The Scourge of Heroin Addiction
The Scourge of Heroin Addiction
According to a World Health Organization (WHO) report on psychosocial and pharmacological treatment of opioid addiction and abuse, there are over 9 million people worldwide who abuse heroin. Another 8 million reportedly use other opiates. In another report, the WHO indicated that there was a global increase in the production, transportation and consumption of heroin.
Brief History of Opiate Use
- 3400 BC-First recorded use of opium in Mesopotamia.
- 1300 BC-Egyptians had a flourishing opium trade throughout Greece, Carthage and Europe.
- 330 BC-Alexander the Great introduced opium to Persia and India.
- 400 AD-Arab traders brought opium to China.
- 1874-C.R. Wright, an English researcher, first synthesized heroin and San Francisco banned opium dens.
- 1895-The Bayer Company of Germany began production of heroin
- 1898-Commercial distribution of heroin began
Heroin Addiction: a Global Problem
Recently, National Geographic produced a show profiling several Chicago heroin addicts. It explored heroin use, trade and distribution. The heroin addict on the streets of Chicago is no different than the heroin addict on the streets of Iran, a country whose people suffer from extremely high rates of heroin addiction. In Europe, four out five drug-related deaths involve opiates, mainly heroin. Individuals across the world quickly succumb to the bondage of heroin addiction. The demand is great and secure trade routes are constantly being sought to ensure shipments. The US State Department’s 2011 International Narcotics Control Strategy Report indicated that France was a major transshipment point for drugs moving through Europe, including heroin. According to the European Monitoring Centre for Drugs and Drug Addiction (EMCDDA), 46,886 people entered drug treatment programs in France in 2009. 42.6% of those people were using opioids. Other European countries have equally alarming rates of opiate abuse. A 2011 EMCDDA news alert reported that “Heroin use continues to account for the largest share of drug-related diseases and deaths in the EU.” Heroin-related causes of death include overdose, suicide, trauma and infectious diseases. source: http://www.emcdda.europa.eu/news/2011/8 In addition to its negative health effects, heroin abuse also has social and economic consequences. According to the United Nations Office on Drugs and Crime (ONODC), the Taliban has boosted cultivation levels of opium in the last few years and has used the income to finance terrorist activities. Over the past few years, the number of heroin abusers and addicts in Afghanistan has soared. Opium is changed to heroin in Afghanistan and shipped through Iran to Turkey. From Turkey, it is transported across the globe. Iranian police are cracking down on transport routes in an attempt stop the flow of heroin across borders and reduce heroin addiction. source: http://www.unodc.org/documents/data-and-analysis/Studies/Afghan-Drug-Survey-2009-Executive-Summary-web.pdf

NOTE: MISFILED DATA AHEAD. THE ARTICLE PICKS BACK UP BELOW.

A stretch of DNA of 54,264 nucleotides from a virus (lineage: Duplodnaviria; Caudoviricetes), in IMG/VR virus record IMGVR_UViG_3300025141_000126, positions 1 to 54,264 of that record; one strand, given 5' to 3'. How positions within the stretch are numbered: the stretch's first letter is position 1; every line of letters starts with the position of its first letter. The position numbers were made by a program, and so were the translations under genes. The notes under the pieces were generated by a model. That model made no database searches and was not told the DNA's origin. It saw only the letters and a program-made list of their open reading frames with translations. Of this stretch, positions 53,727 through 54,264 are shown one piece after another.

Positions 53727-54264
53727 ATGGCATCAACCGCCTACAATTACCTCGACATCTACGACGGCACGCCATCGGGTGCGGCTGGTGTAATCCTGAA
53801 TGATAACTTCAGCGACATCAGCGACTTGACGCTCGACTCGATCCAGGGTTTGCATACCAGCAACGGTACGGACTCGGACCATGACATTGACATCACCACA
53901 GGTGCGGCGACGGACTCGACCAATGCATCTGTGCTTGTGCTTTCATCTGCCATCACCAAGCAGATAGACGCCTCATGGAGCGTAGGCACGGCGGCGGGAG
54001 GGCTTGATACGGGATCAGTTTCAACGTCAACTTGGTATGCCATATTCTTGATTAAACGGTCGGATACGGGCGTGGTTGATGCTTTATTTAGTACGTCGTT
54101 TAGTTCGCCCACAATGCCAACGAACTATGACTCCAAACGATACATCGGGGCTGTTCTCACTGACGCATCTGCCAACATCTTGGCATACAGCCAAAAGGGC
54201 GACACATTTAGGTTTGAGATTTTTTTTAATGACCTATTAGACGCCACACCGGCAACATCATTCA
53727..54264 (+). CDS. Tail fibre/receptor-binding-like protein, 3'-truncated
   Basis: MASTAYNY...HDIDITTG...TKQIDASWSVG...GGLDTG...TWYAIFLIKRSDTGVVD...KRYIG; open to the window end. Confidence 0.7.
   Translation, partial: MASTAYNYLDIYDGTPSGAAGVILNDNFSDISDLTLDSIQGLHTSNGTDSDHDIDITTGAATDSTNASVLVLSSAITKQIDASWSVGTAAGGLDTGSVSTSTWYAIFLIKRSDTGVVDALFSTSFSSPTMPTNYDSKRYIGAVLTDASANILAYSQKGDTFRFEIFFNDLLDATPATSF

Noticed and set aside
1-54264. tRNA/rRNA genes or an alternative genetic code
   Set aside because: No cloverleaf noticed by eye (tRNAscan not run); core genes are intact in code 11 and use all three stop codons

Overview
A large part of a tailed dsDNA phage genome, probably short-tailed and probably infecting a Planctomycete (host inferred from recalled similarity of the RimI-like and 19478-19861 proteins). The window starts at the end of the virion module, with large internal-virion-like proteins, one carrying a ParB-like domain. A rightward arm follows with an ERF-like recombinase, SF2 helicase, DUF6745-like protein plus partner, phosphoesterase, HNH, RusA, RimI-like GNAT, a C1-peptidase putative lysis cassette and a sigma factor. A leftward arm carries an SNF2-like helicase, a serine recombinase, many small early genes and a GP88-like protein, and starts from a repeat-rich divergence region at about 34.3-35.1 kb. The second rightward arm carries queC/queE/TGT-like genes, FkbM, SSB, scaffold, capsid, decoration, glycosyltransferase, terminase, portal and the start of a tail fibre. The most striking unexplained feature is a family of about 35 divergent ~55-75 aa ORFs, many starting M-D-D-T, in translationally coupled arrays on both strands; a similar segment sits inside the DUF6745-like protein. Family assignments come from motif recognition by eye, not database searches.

Heroin Addiction and Infectious Diseases
A large portion of heroin users inject the drug to get its effects within seconds. However, injecting the drug leaves many users vulnerable to diseases such as HIV, AIDS, hepatitis and other blood borne infections. Sharing needles can also lead to other health problems such as collapsed veins, pulmonary problems, circulation problems and liver, kidney and brain damage. Several studies looking at the transmission of HIV have found a direct link between intravenous drug users (IDU) and risky sexual behaviors. Healthy judgment is altered by drugs. It is not uncommon for drug addicts to sell their bodies in exchange for drugs or drug money to support their habit.
Heroin Detox and Heroin Addiction Treatment
Heroin addiction is difficult to break on one’s own and withdrawal symptoms can be intense. For many years, heroin detox involved placing patients on methadone. However, while some found methadone to be a lifesaving drug that enabled them to function normally, others became addicted to the methadone. Today, other non-addictive medications such as Subutex and Suboxone have been developed so that addicts can detox without switching their heroin addiction for a methadone addiction. Subutex and Suboxone are specifically designed for short-term use in detoxification. Once a heroin addict has successfully detoxed, an integrated, comprehensive, medically based dual diagnosis treatment program is necessary. Heroin addiction is powerful and encompasses one’s daily life. Those who have suffered long-term addiction to heroin often suffer greater chances of mental health disorders as well. A drug rehabilitation program with integrated dual diagnosis treatment is best equipped to treat a heroin addict with a coexisting mental health disorder achieve sobriety. Abstinence from drugs and alcohol is possible with the help of a good drug rehabilitation program that encompasses:
- Individualized aftercare plan
- Attendance at 12 Step meetings
- Individual and Group Therapy
Treatment can restore you. Time and again, drug treatment programs have been demonstrated to work.